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Two internet providers end waiving ‘data caps’ as schools start across Arizona

Two internet providers end waiving ‘data caps’ as schools start across Arizona
Posted at 6:10 PM, Aug 22, 2020
and last updated 2020-08-22 21:10:33-04

Two internet providers for Arizona ended waiving ‘data caps’ right before kids started online virtual school across the state.

Both Cox Communications and CenturyLink gave families unlimited internet data during part of the pandemic, but the offers ended right before many Arizona kids started school online.

Cox waived their data caps from March to July 15. CenturyLink waived their data caps until August 1. Most students across the Valley started going back to school the first or second week of August.

“Your household has used 75% of your data plan,” read an email to Mickey Siegel. He is one of so many that received an alert from Cox Communications that he was closing in on his data limit.

Siegel, his wife and their two children are all depending on their internet for school and work.

“I feel very much like I’ve been taken advantage of to a certain extent,” he said.

Siegel said he didn’t want to go over his monthly plan and pay excess fees, so he upgraded his plan. However, his plan will now go up to around $170 per month.

Both Cox and CenturyLink say only a limited number of their customers are exceeding their data.

In an email to ABC15 CenturyLink wrote, “Very few CenturyLink customers, out of our millions of high-speed internet customers, exceed the data usage limit provided with their monthly broadband plan and the limit doesn’t apply to customers who receive discounted internet service through a state or federal program or those who have our fiber gigabit service.”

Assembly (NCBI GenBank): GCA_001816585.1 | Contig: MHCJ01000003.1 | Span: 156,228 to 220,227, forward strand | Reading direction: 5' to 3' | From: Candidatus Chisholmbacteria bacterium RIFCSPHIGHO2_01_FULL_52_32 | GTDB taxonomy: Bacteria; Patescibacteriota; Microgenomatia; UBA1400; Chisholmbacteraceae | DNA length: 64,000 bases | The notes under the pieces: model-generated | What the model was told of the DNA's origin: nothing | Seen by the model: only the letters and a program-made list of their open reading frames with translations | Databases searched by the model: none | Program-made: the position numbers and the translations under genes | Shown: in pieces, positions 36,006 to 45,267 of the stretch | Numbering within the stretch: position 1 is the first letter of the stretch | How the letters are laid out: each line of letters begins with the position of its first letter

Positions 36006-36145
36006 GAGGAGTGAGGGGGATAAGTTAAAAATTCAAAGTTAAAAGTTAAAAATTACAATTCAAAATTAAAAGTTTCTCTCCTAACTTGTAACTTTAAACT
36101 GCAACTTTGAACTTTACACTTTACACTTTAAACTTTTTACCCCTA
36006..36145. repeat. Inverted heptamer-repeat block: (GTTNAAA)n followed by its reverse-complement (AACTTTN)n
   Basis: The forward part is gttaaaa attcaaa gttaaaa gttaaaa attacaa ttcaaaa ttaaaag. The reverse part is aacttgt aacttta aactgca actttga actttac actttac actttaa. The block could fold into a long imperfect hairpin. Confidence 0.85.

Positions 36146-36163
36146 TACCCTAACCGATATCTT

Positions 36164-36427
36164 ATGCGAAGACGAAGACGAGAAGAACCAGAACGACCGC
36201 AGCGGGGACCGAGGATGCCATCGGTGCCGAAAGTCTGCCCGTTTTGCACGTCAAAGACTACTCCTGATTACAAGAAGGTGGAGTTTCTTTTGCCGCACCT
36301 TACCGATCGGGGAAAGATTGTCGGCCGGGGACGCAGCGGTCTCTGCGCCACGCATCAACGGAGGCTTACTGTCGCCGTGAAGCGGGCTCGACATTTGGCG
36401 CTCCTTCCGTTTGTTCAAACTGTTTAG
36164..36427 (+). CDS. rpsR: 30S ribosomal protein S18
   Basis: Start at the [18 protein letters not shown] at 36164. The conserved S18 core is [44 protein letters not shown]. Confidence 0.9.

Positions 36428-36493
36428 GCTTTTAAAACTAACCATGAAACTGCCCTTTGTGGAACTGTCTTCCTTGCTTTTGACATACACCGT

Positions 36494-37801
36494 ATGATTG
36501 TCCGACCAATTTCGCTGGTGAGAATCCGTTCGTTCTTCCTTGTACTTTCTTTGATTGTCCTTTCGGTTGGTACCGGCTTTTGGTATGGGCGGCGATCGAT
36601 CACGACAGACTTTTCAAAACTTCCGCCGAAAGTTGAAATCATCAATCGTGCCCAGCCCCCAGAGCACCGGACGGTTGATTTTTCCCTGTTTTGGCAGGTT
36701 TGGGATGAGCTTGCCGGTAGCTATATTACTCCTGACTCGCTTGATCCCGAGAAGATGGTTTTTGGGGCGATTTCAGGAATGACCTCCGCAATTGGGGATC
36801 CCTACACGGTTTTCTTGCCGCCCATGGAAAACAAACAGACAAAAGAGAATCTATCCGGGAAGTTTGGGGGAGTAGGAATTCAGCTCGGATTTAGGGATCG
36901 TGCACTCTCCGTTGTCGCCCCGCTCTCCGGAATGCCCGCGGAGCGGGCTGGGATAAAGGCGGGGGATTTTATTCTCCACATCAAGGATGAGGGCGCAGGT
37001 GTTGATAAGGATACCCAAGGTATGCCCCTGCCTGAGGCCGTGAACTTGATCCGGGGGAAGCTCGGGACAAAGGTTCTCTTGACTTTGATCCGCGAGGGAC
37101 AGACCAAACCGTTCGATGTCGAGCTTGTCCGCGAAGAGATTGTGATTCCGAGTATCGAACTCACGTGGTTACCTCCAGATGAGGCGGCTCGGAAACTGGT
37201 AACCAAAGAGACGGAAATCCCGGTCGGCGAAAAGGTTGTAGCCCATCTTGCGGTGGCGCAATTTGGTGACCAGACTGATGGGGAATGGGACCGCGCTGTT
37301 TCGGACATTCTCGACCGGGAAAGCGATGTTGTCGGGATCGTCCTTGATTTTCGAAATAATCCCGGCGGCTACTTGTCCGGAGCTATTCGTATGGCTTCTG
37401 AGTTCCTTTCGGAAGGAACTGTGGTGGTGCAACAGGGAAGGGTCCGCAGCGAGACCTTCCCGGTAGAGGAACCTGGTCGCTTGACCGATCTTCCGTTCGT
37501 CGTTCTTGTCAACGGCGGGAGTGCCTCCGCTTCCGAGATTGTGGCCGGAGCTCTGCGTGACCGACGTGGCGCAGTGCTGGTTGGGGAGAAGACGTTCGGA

The company also said they have an excessive use policy, “Our excessive use policy (EUP) has a 1TB per month limit for our residential broadband customers and does not immediately shut off access.”

A spokesperson for Cox Communications said that although waiving the data caps has ended, they have added data allowances.

In an email, a spokesperson wrote, "after reviewing data consumption during this time period, we know that nearly 90% of customers would not have exceeded the 1TB data plan. Today, as many are still working and learning from home, we want to make it easier on our customers to stay within the data plans they signed up for, and recently raised data allowances across the board by 25% to 1.25 terabytes.”

They say with the increase in the data cap, that 95% of their internet customers will not exceed their current data plan now.

ABC15 reached out to the State Superintendent about data caps. A spokesperson for Kathy Hoffman said they are hearing the same issues about data caps and they are extremely concerned.

In a statement, a representative for her office said, “I don’t believe we have addressed the specific issue of data caps with the Governor’s office yet, but we have had ongoing discussions about bridging the digital divide with both the Governor’s office and our congressional delegation.”